How to Save a Video Game
Andy Robertson is giving two talks at Greenbelt 2012 about video games and their use in church and at home. He writes for Geek Dad, runs Ask About Games and curates the GamePeople video-game community, and here gives an introduction to this new form of storytelling…
To be human is to be a storyteller I said in my TEDx talk and videogames offer a new way to tell those stories, a new way to be human.
That’s a pretty grand claim for Call of Duty, Resident Evil, Grand Theft Auto and a thousand other games we pour millions of pounds into. However, video games are much more diverse than this. As you encounter more of their outer reaches it becomes clear that they are entirely distinct from books, films and theatre. They offer a unique way to present stories and understand the world.
Rather than coming to maturity by achieving film-like visuals or book-like narrative, games are interesting to grownups because they address storytelling uniquely with play and interaction and agency. Without a word, without dialogue, without direction video games engage the emotions and tell stories in new and ground breaking ways.
It’s shocking to claim that that video games offer more than entertainment. Like parables, we unseeingly see them all around us. Similarly they have a kernel very different to first appearances. They offer fresh perspectives on the world, new ideas about meaning, and unimagined possibilities for the future of things.
Sounds nice, but really? Well, firstly there are obscure games that are the green shoots of what this new media can be — Flower, Limbo, Let’s Catch and Journey. Then there are the games obscured by violence that have within them a kernel of meaning, Uncharted, Heavy Rain and Alan Wake. The complication is that sifting the good from the bad like this can only result in a personal list, it’s something you have to do for yourself.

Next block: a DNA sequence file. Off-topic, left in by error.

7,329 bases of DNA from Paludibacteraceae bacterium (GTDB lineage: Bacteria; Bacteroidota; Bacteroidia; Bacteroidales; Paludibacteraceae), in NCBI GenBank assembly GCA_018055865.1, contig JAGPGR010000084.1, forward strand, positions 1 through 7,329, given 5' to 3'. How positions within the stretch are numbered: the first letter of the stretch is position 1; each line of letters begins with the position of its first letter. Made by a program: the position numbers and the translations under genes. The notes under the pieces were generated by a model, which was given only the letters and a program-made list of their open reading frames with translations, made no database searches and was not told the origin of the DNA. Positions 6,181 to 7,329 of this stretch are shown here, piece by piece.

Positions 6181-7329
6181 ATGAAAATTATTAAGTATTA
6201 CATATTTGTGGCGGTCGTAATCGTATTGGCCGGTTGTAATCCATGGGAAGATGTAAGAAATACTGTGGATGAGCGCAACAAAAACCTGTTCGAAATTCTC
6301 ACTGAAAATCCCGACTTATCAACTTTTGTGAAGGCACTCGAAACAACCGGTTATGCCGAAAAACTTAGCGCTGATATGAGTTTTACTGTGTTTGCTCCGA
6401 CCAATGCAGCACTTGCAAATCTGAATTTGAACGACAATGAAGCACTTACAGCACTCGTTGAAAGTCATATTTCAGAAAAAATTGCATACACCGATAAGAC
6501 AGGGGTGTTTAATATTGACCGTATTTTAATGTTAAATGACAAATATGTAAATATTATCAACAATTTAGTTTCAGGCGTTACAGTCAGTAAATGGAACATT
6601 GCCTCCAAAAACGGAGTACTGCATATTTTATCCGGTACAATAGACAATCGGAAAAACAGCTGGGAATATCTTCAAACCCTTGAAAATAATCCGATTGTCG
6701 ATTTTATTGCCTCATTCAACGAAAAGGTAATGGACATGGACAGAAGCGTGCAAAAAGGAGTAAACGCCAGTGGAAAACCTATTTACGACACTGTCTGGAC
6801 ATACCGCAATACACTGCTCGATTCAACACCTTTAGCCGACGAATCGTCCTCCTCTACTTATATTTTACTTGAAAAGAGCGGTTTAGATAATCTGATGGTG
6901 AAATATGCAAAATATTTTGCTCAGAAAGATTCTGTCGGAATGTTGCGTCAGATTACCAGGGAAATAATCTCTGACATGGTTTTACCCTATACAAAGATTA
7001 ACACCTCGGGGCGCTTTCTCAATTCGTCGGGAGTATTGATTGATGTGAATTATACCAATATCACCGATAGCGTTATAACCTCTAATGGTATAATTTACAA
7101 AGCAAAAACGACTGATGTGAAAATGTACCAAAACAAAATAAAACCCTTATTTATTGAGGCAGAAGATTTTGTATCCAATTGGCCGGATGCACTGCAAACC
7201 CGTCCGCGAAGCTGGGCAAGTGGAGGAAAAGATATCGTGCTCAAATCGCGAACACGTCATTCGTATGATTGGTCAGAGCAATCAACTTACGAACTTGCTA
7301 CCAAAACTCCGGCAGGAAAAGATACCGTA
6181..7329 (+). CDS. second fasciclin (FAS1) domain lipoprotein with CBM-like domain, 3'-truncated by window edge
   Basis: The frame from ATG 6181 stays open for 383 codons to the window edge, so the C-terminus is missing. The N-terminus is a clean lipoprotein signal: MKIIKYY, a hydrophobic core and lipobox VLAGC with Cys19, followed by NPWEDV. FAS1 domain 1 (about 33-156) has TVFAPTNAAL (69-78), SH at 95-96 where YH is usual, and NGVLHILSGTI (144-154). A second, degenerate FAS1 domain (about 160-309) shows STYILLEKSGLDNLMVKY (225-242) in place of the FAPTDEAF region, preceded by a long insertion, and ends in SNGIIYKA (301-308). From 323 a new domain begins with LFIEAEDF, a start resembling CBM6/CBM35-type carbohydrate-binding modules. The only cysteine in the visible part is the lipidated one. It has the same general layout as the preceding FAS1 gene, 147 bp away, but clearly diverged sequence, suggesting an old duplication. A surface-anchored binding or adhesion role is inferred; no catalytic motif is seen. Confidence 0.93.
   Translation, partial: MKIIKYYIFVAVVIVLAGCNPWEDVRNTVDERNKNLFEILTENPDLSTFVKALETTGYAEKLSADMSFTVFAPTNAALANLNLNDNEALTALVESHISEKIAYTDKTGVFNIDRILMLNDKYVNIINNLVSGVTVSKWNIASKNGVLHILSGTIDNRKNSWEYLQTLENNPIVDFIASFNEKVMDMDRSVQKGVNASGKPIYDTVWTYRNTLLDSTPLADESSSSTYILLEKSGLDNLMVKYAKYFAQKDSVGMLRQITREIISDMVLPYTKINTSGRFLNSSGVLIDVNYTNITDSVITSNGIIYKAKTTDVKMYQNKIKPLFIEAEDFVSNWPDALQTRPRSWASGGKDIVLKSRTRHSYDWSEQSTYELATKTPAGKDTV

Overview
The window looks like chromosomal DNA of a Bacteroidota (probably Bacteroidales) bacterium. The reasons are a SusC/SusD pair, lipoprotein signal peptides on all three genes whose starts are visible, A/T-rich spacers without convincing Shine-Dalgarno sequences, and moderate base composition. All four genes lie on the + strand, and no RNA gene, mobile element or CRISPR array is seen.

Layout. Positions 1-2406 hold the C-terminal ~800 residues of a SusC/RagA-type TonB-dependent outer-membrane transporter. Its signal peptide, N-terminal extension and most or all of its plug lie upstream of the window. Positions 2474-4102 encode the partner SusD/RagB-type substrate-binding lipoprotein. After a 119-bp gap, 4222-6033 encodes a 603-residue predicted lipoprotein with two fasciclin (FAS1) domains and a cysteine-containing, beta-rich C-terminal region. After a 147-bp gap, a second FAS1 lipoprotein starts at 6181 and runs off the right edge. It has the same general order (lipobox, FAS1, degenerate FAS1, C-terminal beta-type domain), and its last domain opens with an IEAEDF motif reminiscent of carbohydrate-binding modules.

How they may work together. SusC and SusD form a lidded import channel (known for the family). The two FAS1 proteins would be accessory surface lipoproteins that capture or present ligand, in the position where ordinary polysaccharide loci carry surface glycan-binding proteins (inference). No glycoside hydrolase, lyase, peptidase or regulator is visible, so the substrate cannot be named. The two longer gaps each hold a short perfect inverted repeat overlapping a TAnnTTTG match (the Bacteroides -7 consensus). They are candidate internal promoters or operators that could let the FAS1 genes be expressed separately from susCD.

Ironically, the way video games are marketed, reviewed and talked about has left these stories without champions. Gamers too often entrench into defence of their hobby and non-gamers usually look down on such juvenile pursuits. But leaving video games in the hands of publishers and retailers is to risk them becoming as synonymous with violence as comics are with super heroes and to be enjoyed by a similar minority.
Perhaps a Christian response to video games should be fuelled by our history of storytelling rather than our desire to inoculate ourselves and our children from loss, danger and fear. There is an opportunity to champion the best of these emerging stories, not as controllers or owners but as stewards who bring them to a broad audience — a new priesthood of video game players.
When I brought a Playstation 3 game into Exeter Cathedral as part of the Holy Ground worship service, the most common question was who was I trying to attract into church, who was I trying to save?
The truth was that it was video games rather than faith that benefitted from that inclusion. It was a small step towards saving games from exclusion from the lives of that congregation. It was a success not because anyone was converted to Christianity, but because of the individuals who progressed along the video gaming Engels scale. Curiously, the video game we used integrated surprisingly well in amongst the other elements and didn’t dominate as we thought it might. There was an unexpected sense of appropriateness and enrichment of the service.
Beyond any “cute” use of video games in spiritual settings, my exhortation is for you to play more games. Find experiences to share with your friends, adventures to enjoy with your family, challenges to enliven your community. As you do keep an ear to the wise for what these games mean to you. Are they playfully whispering a story, questioning an assumption, sketching a new possibility?
I’ll be expanding on this topic in my Greenbelt talk this year, keen to hear your thoughts on the topic before then. Comment here, catch me on Twitter – GeekDadGamer – or email firstname.lastname@example.org.